Home and Garden

T he story of the Pardee-Morris House, one of New Haven’s oldest structures, usually focuses on its role in the Revolutionary War. When the British invaded the city on July 5, 1779, the house was one of the battle’s casualties. A century later, Charles Hervey Townshend gave an account of that day in his book The British Invasion of New Haven, Connecticut (1879). As troops approached the estate of Captain Amos Morris,

it is probable that they were frequently fired upon, and this grand old manor house, built of stone (but now sheathed with pine), was consigned to the flames, as well as all barns and outbuildings and several fields of grain; also the cattle and other animals were slaughtered and sent on board the fleet as rations for the crews. Captain Morris and some friends barely escaped capture, and in less than one hour nothing remained but the black walls and towering chimneys of one of Connecticut’s finest mansions.

The Morrises, who first established their estate in 1671, eventually constructed a new house on the circa 1750s foundation, “built to be a modern version of the one that burned,” says Jason Bischoff-Wurstle, director of photo archives for the New Haven Museum. That historic home, which still stands on Lighthouse Road in Morris Cove, never left the Morris family until it was donated in 1918 by its final owner, Morris descendant William Pardee, to the museum.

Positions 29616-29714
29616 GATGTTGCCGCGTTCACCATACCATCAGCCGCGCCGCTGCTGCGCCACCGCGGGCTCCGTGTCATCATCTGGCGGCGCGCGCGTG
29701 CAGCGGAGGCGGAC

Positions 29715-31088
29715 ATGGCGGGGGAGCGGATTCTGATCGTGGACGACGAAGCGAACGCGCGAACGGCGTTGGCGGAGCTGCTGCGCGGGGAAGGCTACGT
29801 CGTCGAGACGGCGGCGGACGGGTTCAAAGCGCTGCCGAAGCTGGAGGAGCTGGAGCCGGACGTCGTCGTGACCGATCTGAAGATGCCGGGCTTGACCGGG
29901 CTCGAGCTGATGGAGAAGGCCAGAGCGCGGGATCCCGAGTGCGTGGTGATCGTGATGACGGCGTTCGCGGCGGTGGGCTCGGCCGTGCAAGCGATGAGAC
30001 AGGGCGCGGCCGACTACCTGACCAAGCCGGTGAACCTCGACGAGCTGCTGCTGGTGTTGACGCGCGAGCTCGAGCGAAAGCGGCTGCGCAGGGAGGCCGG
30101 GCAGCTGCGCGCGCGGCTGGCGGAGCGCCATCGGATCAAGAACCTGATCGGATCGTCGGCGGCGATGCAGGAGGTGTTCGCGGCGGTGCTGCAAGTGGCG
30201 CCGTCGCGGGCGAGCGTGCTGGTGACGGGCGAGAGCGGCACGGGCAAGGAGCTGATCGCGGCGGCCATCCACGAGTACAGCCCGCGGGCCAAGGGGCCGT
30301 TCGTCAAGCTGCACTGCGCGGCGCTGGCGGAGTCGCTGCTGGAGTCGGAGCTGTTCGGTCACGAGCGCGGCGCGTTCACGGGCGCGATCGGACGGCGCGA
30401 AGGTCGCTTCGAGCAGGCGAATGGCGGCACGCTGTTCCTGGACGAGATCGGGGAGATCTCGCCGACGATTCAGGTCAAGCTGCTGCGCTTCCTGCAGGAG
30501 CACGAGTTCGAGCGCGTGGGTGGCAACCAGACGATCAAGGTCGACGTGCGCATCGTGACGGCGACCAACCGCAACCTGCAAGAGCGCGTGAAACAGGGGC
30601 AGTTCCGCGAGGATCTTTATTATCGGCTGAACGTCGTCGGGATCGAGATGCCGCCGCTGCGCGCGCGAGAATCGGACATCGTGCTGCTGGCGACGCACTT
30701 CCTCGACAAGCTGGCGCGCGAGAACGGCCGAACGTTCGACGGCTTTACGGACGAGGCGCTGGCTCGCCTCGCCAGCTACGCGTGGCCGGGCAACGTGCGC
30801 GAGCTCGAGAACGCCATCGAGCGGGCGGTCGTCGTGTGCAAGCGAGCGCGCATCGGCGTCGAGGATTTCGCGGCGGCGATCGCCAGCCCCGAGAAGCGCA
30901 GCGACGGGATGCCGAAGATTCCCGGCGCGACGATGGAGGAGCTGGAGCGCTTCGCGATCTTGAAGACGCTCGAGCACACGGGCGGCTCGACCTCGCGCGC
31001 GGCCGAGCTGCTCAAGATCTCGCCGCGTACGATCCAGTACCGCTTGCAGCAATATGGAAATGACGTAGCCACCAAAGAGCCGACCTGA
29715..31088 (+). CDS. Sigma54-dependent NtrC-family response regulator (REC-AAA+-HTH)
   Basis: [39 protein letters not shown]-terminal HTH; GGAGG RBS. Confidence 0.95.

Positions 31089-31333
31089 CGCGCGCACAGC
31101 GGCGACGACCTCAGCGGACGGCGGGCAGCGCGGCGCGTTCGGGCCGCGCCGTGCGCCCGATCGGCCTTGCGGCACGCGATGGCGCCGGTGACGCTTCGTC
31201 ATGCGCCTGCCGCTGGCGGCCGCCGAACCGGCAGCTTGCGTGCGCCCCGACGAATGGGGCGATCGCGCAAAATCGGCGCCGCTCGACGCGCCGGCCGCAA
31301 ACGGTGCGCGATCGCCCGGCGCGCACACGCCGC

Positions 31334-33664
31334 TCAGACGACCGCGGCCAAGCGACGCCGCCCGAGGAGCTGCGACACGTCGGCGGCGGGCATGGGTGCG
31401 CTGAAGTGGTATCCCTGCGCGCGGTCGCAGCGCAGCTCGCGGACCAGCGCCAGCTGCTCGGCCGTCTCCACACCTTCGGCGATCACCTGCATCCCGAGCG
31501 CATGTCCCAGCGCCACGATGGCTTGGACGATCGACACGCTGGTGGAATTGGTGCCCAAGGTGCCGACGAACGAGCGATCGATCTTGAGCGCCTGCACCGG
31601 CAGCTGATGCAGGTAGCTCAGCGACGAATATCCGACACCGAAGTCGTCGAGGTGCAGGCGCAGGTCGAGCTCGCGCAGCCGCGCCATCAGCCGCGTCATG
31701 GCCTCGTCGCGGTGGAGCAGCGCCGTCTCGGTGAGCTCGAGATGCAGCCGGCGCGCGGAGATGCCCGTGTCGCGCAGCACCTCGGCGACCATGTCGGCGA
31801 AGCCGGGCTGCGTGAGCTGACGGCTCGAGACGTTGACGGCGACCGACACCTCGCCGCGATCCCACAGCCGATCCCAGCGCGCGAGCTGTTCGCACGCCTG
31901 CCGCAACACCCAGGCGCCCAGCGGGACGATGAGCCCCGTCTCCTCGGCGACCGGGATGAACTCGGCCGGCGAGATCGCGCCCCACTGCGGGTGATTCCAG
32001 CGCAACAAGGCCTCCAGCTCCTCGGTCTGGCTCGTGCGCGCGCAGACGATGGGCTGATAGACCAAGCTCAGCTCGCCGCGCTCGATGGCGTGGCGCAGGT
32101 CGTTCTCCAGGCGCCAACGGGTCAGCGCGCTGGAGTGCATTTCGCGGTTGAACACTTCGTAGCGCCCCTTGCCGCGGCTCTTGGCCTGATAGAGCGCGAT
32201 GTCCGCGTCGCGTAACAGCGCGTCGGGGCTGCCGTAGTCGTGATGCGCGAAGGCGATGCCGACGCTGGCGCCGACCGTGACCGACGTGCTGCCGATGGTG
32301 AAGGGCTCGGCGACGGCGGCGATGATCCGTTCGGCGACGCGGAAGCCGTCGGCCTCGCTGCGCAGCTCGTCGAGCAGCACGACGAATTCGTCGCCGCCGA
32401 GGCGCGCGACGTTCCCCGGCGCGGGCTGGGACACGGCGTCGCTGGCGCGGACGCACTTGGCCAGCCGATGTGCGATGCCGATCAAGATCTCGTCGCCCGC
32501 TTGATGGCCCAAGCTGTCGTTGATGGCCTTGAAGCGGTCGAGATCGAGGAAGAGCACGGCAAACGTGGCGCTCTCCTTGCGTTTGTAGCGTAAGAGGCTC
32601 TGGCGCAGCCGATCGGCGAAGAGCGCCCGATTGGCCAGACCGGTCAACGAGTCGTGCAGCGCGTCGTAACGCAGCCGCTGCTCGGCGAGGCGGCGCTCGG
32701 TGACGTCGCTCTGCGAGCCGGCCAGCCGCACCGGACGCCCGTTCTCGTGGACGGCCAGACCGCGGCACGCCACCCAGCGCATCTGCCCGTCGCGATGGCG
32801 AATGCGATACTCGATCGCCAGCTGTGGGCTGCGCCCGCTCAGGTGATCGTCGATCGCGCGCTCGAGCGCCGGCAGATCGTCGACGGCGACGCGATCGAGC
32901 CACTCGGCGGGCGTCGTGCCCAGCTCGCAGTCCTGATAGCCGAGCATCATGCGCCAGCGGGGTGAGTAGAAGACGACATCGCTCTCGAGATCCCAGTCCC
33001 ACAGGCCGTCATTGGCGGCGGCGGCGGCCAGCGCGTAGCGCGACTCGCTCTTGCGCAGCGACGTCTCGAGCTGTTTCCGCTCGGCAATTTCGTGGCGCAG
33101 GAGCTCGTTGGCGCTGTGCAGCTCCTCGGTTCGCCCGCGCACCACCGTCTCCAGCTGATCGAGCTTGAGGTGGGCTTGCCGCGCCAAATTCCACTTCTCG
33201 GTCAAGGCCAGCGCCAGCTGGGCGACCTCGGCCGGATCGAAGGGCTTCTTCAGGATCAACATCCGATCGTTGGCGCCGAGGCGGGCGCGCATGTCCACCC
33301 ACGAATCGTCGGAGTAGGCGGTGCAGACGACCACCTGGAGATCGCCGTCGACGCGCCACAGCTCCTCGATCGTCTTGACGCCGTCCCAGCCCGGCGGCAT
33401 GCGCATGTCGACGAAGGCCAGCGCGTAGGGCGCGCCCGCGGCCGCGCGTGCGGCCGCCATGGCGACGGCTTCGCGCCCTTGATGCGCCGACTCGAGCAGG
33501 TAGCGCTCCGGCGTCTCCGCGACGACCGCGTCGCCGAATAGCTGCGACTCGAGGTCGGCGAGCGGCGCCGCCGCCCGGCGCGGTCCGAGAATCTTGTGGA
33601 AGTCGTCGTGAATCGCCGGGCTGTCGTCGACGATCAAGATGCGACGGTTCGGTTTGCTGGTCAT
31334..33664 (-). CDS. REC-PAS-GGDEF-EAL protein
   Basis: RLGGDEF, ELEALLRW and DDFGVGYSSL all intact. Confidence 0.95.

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Although its most dramatic moments draw most of the attention, there are countless quieter stories to hear and lessons to learn from the Pardee-Morris House. This summer, two exhibits focus on domestic life in the home—one temporary, one permanent.

A sunny room lined on three sides with 12-pane windows—once the Colonial-era summer kitchen and later the den and study of William Pardee—today serves as a summer gallery space. On view here all season is Domestic Buildup, a collection of designs and studies by quiltmaker and visual artist Richard Killeaney of Bridgeport, curated by Bischoff-Wurstle.

Killeaney’s understated patterns for queen-sized quilts, a domestic necessity, utilize paper that itself has domestic origins. Newspaper grocery circulars with their odd-sized blocks of photos and text cobbled together become a template for quilt squares. “I don’t think [the designers of the circulars are] making a decision about making this grid, but I liked that,” explains Killeaney, who’s been collecting these advertisements for years and using them as inspiration. “The random space is what I’m interested in.”

Paper strips from security envelopes become the pieces of another quilt pattern. When one strip runs out, Killeaney cuts another to fill whatever space is left, just as a Colonial woman would have cut strips of cloth for a quilt. “With quiltmaking, there’s always been this idea of, ‘It’s what you have, take it as it comes,’” Killeaney says. “Only wealthy women made fancy quilts… If you have a bunch of strips, you’re not going to chop them up in triangles. It’s a bad use of fabric.”